You may have heard on Sunday that Kansas signee Sviatoslav Mykhailiuk is slated to represent his native Ukraine at the upcoming FIBA World Cup. For Mykhailiuk, you can imagine that it’s something of a dream. He is just 17, still growing into his 6-foot-6 frame, and now poised to play in the world’s most prestigious basketball tournament — outside the Olympics or the NBA playoffs.
You also can not blame KU coach Bill Self for being a little nervous about the whole thing. Now Mykhailiuk, who signed with KU in May, will not be arriving on campus until at least the second week of September. And it could be longer.
“I’m happy for him,” Self said Monday before hosting his annual golf tournament for the Lawrence Boy Scouts. “I’m a little concerned that he’s going to come in well behind, which he will. And without putting too much pressure on him, I was hoping he’d be really ready to be a major contributor (in) mid-November. It may take him a little bit more time.”
The re-branded FIBA World Cup — previously known as the FIBA World Championship — runs Aug. 30 through Sept. 14 in Spain. Ukraine, in Group C, will play five group games, finishing against the United States on Sept. 4 in Bilbao, Spain.
Mykhailiuk, who played in the U-18 European Championships last month, was expected to spend August practicing with the Ukraine senior national team, coached by former NBA coach Mike Fratello. After conversations with Fratello, Self expected Mykhailiuk to be done with his national team duties by late August and head to Kansas soon after.
“(Fratello) said: ‘I really doubt he can make the team, because he’ll be going against men, but let him hang out over here and he’ll get some good training,’” Self said. “And I guess they trained him well enough that he made the team.”
For Mykhailiuk, it’s a been an invaluable summer. He’s spent the past month practicing and playing against Ukrainian professionals — some nearly 10 years his senior. But in a perfect world, Self would have preferred that Mykhailiuk be in Lawrence for the summer, working out with KU strength coach Andrea Hudy.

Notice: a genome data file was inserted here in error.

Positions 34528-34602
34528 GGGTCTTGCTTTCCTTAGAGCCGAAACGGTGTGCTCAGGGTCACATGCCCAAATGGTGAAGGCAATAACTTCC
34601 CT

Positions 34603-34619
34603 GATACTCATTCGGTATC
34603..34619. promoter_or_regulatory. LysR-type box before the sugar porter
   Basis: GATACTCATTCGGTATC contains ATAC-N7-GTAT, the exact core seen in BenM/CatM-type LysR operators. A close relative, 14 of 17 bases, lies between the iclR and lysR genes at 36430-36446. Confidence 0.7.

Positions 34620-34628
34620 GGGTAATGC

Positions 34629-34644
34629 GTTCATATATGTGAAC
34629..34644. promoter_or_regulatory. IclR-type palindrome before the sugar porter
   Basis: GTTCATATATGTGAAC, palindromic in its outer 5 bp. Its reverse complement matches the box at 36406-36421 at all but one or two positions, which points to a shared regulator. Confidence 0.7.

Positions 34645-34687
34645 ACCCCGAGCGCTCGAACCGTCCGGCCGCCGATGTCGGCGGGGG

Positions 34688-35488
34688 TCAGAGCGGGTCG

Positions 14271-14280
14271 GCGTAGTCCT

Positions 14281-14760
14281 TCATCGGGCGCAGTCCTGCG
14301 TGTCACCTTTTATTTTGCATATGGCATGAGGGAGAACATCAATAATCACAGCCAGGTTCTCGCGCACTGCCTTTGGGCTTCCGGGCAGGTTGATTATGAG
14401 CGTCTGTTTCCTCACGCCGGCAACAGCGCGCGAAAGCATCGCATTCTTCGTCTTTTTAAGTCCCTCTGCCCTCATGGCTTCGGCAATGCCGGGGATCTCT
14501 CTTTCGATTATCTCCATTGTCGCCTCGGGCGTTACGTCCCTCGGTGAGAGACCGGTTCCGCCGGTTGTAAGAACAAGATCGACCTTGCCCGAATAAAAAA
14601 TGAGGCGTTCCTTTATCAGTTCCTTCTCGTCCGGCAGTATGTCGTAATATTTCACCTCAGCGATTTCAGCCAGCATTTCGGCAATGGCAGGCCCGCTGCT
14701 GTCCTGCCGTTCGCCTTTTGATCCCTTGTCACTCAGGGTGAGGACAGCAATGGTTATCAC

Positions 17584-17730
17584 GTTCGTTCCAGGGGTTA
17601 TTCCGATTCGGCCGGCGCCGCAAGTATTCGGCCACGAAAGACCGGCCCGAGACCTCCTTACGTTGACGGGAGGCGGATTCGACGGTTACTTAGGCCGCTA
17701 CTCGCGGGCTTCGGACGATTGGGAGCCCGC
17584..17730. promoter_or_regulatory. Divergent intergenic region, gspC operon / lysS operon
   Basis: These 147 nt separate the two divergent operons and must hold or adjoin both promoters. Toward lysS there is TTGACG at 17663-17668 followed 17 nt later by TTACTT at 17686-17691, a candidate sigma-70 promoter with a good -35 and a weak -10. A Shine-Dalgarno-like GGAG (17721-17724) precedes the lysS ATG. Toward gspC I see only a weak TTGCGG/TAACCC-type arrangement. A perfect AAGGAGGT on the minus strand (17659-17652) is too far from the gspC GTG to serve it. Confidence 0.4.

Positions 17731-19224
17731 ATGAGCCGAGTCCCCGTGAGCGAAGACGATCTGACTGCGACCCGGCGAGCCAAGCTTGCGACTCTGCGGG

“I’m more concerned about him strength-wise,” Self said. “He wasn’t here with Andrea all summer, and of course he needs it. He weights 193 pounds, but still yet he’s not strong, and you don’t get strong overnight. It takes time.”
Mykhailiuk is expected to miss the first couple of weeks of class — Monday was first day of the fall semester at KU — but Self says Mykhailiuk will be enrolled in classes and could possibly do some online work in the next few weeks.
Point guard talk — Self on Monday repeated the idea of playing with a four-guard lineup this coming season. Not all the time, of course. But perhaps every so often.
Self likes the idea of playing multiple point guards, and his roster is deep at the wing position.
For now, he can envision a combination of sophomores Frank Mason and Conner Frankamp and freshman Devonte’ Graham seeing the court together.
“You could see two of those three playing together a lot,” Self said. “And then that makes us real small, so your deepest position is wing. So I could see one of our wings being a four-man and playing real small.
“I think it’d be really hard to guard; I just don’t know if we could guard anybody.”
Weis on running backs — In a utopian world, Charlie Weis would prefer to be playing on college football’s opening weekend. But given Kansas’ current reality — including season-ending injuries to two senior running backs — Weis is suddenly thankful for the week-one bye on the Jayhawks’ schedule.
“I’d love to play early,” Weis said Monday on the Big 12 football coaches teleconference. “But in light of a couple of guys we’ve lost in the last couple weeks, I think it’s turned out to be a benefit for us.
“So I think all it has done is given us more time.”
Last week, Weis announced that running backs Brandon Bourbon (torn ACL) and Taylor Cox (torn Achilles’ tendon) were both lost for the season. The injuries pushed true freshman Corey Avery and junior college transfer De’Andre Mann to the top of the depth chart. Avery is a three-star recruit from Carter High School in Dallas, while Mann racked up more than 1,700 yards last season at Hartnell Community College in Salinas, Calif.
“We have two front-line guys that we like a whole bunch,” Weis said, adding that Mann “isn’t just another guy.”
Another week of practice on the heels of fall camp should provide Avery and Mann some added time to grow comfortable with a new offense. It also buys Weis some time to sort through the depth in the backfield. Last week, Weis switched true freshman Joe Dineen from safety to running back. But beyond those three, the Jayhawks are particularly thin at the position.
For now, though, Weis says he’s comfortable with Avery and Mann carrying the load in the backfield.
“These guys were pushing to be No. 1 when we had the injuries,” Weis said. “So what this has really done is elevating them to 1 and 1A.”